It is highly advised to register a trademark or service mark, particularly where the mark will be used commercially or internationally for brand identity purposes; however, there is no legal obligation to do so. The legal matter of registering a trademark is particularly extensive and it can be difficult for mark owners to fully understand their rights and obligations associated with owning an unregistered trademark. It is therefore advised to seek guidance from a professional consultancy firm or trademark attorney.
Using an unregistered trademark in a commercial capacity
Unregistered trademarks can be used for commercial purposes i.e. for the representation of a product or service, provided the trademark is unique, available to use and distinctive from competitors’ marks. Despite being unregistered, the mark must comply with the applicable industry standards, that is, it cannot be the same or similar to any other mark and cannot cause a level of confusion or offence to the public.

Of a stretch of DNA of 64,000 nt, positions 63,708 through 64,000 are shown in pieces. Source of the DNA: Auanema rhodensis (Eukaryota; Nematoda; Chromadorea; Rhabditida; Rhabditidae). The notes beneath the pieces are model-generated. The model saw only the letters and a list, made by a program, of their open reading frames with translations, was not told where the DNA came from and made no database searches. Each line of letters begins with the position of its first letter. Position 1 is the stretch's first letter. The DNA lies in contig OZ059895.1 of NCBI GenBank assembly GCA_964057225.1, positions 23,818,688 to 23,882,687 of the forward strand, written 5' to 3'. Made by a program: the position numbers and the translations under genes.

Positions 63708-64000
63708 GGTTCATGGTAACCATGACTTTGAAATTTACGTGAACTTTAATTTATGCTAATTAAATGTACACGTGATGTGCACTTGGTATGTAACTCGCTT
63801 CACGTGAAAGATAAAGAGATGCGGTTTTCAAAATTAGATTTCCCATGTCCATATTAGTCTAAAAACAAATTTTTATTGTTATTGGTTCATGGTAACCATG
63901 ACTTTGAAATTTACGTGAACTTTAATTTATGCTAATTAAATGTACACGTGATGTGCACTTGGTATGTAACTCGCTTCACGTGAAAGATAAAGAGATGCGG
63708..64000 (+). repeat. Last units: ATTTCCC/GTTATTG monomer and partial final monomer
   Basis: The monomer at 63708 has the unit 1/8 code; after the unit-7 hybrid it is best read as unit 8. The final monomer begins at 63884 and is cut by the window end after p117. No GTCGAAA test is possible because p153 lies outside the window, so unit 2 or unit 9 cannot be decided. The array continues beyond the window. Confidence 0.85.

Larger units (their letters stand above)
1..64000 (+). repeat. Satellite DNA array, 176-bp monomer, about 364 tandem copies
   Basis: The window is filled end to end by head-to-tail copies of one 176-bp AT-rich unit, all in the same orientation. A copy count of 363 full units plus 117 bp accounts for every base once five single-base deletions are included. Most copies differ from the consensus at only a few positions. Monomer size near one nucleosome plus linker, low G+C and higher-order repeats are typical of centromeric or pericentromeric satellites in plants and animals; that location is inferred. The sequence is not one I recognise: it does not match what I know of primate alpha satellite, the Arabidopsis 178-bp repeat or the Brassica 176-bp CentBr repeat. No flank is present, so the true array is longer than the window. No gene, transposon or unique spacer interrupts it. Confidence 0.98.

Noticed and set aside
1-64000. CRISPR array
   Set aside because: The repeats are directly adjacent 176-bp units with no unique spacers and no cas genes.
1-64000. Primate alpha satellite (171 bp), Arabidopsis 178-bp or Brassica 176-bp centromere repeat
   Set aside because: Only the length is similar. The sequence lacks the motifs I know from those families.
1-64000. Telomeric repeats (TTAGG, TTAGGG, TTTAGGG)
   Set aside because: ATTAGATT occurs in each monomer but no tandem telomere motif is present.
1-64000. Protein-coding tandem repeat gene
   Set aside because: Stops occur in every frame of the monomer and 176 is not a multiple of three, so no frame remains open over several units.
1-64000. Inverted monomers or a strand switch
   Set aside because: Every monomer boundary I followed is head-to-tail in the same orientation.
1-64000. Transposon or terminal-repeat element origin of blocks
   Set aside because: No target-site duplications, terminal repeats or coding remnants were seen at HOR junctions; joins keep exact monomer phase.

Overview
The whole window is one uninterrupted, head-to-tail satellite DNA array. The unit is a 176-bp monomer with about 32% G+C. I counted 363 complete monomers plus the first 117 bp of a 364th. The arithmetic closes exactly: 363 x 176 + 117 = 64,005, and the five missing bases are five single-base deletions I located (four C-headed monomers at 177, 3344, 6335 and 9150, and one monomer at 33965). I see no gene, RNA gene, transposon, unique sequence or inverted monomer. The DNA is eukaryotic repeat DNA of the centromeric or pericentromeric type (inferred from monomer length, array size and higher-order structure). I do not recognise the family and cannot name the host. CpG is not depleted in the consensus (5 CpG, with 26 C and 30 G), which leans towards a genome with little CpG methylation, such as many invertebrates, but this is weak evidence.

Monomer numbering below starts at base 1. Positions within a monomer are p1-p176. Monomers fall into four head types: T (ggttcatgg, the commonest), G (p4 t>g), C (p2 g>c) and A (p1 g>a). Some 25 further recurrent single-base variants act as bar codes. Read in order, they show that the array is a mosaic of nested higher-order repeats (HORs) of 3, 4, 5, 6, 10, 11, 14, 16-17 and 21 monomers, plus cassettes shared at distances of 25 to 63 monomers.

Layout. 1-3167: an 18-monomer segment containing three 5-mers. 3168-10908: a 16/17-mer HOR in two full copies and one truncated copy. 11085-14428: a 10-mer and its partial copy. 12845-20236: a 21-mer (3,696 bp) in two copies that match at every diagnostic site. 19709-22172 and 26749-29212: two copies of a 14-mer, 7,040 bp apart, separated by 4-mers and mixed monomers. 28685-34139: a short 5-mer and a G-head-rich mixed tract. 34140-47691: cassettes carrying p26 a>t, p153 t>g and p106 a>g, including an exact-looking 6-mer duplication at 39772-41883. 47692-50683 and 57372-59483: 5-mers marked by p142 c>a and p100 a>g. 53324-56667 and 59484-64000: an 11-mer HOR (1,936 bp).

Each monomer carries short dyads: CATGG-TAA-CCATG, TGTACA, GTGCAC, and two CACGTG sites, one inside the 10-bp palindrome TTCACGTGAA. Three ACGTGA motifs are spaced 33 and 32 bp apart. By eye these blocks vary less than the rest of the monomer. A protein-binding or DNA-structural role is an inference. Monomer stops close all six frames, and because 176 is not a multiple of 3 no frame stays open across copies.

Unregistered trademarks are not as popular or widely used as a registered trademarks in the business arena as an unregistered trademark bares little protection or legal support in cases of infringement. This is because it is harder to prove who used the mark first and who showed due diligence and good will in using the trademark.
An unregistered trademark will adopt the following symbol – TM – at the end of the trademark. This symbol acts to notify the public, competitors, and the relevant trademark registries that although the mark is not registered it is in commercial use by the company using it for representation of their goods or services.
It is not advised to use a trademark on an international scale if it is not registered as there are a number of risks involved in doing so and can ultimately harm the reputation and operation of a company, goods or services.